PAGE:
Saudis said to cut oil to China, South Asia as others spared
SINGAPORE (Bloomberg) -- Saudi Arabia was said to cut February crude sales to China and southern Asian nations, while largely sparing countries including Japan and South Korea, as it curbs supply as part of a deal between OPEC and other producers.
Two Southeast Asian refiners received cuts of about 30% from the world’s biggest crude exporter, according to two people with knowledge of the matter who asked not to be identified because the information is confidential. Reductions to a buyer in India were about 20%, one of the people said.
Overall term supplies to Asia for next month declined between 5% and 10%, according to one of the people. The reductions will primarily be focused on the medium and heavy oil varieties as the producer concentrates more on sales of lighter grades to stay in the battle for market share against U.S. and African rivals.
Saudi Arabia is trying to implement its portion of promised reductions under a deal between global producers, the success of which will determine if a recovery in benchmark prices is sustainable. The Dec. 10 agreement between the Organization of Petroleum Exporting Countries and 11 others, including Russia, is aimed at ending a glut that’s battered crude and the economies of producing nations worldwide. Kuwait said on Monday that OPEC and its partners will fulfill their pledged cuts.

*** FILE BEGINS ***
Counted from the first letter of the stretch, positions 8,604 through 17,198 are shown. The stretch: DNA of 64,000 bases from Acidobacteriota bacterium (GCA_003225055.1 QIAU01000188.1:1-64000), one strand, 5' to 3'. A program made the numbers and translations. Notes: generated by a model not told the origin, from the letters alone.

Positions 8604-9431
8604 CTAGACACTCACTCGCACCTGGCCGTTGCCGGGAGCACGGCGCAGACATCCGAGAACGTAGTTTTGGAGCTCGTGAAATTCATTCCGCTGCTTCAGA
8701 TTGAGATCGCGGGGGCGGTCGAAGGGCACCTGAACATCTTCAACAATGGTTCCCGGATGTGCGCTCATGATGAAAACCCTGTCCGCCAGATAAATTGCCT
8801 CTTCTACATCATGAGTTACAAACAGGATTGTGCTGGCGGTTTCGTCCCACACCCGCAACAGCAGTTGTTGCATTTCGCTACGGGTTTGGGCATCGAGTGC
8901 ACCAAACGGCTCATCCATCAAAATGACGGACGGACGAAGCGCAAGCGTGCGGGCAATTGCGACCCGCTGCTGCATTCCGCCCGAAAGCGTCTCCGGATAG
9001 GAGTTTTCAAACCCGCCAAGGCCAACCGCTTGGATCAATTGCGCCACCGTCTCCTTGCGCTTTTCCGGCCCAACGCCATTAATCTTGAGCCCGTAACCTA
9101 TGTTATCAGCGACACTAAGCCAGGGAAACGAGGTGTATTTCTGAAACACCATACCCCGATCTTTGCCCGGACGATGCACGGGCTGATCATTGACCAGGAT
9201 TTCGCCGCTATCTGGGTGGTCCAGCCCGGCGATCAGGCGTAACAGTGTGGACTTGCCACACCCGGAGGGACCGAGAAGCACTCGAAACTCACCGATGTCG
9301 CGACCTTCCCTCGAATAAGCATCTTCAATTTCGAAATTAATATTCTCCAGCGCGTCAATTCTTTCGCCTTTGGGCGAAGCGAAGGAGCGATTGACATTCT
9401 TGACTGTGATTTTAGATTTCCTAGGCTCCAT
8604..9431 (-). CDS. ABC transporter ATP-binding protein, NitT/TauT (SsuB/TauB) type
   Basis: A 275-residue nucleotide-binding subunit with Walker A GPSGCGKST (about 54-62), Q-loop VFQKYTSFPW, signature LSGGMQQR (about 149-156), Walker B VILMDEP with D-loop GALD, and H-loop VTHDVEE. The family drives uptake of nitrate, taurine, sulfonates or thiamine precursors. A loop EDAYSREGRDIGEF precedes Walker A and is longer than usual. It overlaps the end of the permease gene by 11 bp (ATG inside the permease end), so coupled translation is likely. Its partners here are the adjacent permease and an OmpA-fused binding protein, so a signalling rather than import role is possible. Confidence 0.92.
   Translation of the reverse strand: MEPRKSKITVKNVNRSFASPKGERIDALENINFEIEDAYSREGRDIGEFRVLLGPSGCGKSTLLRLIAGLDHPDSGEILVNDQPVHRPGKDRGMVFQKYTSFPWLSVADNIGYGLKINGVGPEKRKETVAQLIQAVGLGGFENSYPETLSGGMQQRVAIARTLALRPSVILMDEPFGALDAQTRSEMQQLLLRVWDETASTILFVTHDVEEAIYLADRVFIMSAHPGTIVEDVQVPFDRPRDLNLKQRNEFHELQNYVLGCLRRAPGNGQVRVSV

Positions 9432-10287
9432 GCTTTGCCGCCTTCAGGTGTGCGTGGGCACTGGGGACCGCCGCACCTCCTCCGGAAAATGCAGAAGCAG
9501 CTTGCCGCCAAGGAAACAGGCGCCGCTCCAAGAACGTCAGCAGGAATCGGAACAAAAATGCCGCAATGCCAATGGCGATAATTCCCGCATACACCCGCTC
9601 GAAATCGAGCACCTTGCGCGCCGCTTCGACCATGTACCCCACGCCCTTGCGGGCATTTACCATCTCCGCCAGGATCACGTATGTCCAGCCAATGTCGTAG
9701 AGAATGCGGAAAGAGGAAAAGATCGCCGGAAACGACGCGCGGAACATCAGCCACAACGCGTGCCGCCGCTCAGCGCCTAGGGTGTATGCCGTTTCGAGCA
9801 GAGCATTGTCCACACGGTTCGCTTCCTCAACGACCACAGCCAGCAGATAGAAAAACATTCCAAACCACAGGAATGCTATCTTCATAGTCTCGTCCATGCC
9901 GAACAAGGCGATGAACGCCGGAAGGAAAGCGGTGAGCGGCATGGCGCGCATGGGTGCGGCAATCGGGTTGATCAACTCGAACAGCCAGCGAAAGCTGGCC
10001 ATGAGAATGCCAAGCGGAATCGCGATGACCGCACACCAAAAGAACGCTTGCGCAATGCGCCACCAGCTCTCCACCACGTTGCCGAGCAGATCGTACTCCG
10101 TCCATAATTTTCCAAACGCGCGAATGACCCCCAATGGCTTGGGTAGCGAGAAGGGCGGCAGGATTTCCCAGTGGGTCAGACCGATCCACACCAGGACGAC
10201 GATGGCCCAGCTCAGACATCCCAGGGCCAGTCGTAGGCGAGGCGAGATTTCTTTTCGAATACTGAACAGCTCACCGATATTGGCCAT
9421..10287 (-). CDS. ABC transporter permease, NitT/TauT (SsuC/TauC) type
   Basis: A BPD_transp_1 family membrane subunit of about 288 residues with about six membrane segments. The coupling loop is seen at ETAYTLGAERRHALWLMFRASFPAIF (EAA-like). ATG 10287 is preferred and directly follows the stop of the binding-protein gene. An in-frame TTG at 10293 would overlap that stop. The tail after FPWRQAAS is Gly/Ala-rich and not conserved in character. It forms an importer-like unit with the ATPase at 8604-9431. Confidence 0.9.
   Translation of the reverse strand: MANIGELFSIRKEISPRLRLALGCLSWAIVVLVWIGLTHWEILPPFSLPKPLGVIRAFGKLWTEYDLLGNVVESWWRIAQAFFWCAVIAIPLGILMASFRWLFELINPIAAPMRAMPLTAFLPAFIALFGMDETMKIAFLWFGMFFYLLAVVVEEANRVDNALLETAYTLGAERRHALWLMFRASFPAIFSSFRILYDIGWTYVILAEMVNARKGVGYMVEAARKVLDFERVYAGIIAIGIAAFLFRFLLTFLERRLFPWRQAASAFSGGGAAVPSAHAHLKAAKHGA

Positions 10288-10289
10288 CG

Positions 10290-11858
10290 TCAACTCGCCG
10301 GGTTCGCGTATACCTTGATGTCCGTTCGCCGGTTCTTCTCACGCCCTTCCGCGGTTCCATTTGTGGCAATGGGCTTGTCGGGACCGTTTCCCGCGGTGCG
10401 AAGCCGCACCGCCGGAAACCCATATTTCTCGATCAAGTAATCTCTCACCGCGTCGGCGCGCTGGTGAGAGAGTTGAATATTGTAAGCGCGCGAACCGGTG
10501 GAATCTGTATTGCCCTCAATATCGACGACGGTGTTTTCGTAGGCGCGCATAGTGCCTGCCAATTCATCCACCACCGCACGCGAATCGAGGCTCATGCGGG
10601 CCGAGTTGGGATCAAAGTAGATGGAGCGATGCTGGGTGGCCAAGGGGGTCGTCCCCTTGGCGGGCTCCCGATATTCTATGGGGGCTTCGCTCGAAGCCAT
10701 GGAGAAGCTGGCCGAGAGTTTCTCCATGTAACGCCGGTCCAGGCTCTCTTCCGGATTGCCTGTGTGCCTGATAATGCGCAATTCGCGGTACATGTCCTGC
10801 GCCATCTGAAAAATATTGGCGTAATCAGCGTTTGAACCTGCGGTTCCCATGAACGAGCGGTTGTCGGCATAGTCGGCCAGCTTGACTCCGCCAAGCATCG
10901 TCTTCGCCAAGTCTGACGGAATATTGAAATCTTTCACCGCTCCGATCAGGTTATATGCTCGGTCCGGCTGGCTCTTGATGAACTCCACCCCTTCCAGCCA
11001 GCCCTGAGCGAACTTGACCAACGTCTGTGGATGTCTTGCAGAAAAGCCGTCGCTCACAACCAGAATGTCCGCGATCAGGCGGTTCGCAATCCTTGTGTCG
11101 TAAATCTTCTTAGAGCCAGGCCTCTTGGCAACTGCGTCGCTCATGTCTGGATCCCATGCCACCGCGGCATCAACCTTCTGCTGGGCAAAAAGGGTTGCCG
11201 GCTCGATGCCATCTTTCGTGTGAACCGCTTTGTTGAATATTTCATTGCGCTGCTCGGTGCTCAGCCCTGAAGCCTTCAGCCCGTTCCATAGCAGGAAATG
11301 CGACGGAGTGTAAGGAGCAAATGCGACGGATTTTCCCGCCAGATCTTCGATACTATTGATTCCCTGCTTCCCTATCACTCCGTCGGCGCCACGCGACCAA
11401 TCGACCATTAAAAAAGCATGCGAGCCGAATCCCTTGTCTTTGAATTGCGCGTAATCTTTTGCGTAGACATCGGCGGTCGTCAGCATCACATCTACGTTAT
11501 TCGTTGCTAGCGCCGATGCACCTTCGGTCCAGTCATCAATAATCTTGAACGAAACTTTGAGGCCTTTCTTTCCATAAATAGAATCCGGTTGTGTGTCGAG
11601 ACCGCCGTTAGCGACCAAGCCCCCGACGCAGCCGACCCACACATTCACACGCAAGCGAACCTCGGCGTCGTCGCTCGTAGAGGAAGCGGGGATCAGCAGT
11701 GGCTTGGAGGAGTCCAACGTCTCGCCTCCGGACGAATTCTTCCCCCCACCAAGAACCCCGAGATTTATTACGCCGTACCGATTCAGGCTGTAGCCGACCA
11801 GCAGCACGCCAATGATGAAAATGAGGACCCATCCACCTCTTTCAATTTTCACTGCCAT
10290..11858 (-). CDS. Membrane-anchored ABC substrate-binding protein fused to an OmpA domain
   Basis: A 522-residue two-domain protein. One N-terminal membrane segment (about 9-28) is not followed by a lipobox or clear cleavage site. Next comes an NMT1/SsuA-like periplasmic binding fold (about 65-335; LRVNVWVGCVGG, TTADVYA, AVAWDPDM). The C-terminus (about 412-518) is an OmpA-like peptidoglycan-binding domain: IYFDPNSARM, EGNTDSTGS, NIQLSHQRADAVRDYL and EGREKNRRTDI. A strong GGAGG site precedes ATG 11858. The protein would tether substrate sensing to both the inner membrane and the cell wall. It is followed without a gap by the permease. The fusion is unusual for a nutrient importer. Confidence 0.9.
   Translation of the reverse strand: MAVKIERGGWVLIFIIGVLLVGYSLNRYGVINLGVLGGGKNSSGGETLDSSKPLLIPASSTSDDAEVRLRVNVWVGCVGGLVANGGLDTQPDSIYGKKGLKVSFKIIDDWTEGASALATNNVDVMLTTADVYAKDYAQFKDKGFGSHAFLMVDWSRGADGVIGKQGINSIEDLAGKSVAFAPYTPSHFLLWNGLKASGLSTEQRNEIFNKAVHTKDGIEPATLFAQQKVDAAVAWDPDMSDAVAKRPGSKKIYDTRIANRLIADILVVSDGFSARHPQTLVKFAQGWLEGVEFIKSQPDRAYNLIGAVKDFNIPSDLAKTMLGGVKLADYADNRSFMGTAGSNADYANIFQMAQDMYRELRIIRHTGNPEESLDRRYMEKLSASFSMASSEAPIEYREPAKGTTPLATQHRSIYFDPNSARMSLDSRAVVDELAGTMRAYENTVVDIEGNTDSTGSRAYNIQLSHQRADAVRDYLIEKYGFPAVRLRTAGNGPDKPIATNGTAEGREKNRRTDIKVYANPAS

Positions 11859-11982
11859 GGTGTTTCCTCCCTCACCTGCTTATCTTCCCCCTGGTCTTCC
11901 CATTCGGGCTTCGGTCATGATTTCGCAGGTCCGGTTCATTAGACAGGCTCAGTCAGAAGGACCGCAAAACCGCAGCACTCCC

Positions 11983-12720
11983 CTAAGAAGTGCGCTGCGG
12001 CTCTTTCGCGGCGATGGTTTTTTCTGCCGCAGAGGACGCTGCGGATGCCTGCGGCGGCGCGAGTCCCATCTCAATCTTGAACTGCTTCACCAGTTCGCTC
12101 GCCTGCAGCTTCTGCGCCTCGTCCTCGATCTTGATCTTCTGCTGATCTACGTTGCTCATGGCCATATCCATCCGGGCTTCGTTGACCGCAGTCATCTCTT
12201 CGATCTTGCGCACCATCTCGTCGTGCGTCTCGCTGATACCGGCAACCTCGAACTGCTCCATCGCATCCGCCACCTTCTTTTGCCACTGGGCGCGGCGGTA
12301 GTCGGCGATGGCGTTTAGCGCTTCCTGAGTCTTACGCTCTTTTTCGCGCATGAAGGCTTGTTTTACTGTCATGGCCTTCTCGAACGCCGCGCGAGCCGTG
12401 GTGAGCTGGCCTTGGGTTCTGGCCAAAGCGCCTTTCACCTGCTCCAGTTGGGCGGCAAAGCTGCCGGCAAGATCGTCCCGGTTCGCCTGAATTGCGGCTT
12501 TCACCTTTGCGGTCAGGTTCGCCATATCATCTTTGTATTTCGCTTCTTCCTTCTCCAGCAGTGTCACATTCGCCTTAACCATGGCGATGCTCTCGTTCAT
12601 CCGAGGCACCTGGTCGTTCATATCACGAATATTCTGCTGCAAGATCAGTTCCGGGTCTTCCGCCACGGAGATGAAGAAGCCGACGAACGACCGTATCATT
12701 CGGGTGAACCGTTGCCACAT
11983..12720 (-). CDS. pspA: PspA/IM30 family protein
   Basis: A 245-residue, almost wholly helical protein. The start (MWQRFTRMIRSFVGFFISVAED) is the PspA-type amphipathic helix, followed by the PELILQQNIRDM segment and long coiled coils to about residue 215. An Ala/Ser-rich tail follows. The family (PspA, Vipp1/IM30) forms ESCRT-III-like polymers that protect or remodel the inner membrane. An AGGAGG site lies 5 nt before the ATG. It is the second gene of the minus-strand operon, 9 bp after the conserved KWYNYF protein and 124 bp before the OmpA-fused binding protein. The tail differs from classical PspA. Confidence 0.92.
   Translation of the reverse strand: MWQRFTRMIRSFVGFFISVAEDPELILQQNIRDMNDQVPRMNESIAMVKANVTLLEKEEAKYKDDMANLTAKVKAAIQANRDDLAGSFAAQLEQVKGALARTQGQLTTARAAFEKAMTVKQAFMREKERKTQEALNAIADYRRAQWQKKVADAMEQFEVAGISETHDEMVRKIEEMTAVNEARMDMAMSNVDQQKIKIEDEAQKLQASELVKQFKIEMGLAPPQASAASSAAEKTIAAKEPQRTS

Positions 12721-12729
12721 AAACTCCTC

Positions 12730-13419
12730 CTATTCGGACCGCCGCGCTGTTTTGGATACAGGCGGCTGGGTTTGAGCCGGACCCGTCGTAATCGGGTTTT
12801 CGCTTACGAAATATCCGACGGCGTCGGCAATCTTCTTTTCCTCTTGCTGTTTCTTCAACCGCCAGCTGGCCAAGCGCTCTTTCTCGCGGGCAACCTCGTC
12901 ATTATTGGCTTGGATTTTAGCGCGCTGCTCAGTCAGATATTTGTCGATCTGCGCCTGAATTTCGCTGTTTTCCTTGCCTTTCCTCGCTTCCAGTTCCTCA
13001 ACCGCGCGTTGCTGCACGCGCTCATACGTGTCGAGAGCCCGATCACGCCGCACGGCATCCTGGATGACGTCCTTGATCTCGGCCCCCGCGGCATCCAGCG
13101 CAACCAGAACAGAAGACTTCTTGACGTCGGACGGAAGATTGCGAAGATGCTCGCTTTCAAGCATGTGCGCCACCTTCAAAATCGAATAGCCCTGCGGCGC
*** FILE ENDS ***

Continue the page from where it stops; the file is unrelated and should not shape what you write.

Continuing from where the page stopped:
State-run Saudi Arabian Oil Co. curbed supply to some oil majors by about 18% for February, one of the people said. The company, known as Saudi Aramco, gave at least one Chinese processor lower contractual volumes for next month, said two refinery officials who asked not to be identified because the information is private.
But at least eight buyers in Japan, South Korea and Taiwan received full supply for next month, according to officials at the refineries who asked not to be identified because the information is confidential. Some heavier crude was replaced with a lighter grade for one of the processors in Northeast Asia, which got all of the overall volume it requested.
Aramco’s press office didn’t immediately respond to an email seeking comment.
Brent crude, the benchmark for more than half the world’s oil, rose as much as 1.2% to $54.26/bbl on the London-based ICE Futures Europe exchange on Wednesday. West Texas Intermediate, the U.S. marker, gained as much as 1% to $51.33/bbl on the New York Mercantile Exchange.
Aramco was said to be planning cutbacks to Asia, its most valued market, for next month that would be relatively smaller than to other regions such as the U.S. and Europe. For January sales, supply to parts of Southeast Asia and South Asia including India was curbed while buyers in North Asia were largely spared. The reductions this month in Asia were also said to be relatively smaller than to other parts of the world.
The Asia Pacific region will use 33.87 MMbopd in 2017, accounting for more than a third of global consumption, data from the International Energy Agency show. That’s an increase from estimated demand of 33.03 MMbopd in 2016. In the Americas and Europe, oil use is seen staying flat this year, according to the Paris-based IEA.
Related News ///
FROM THE ARCHIVE ///
comments powered by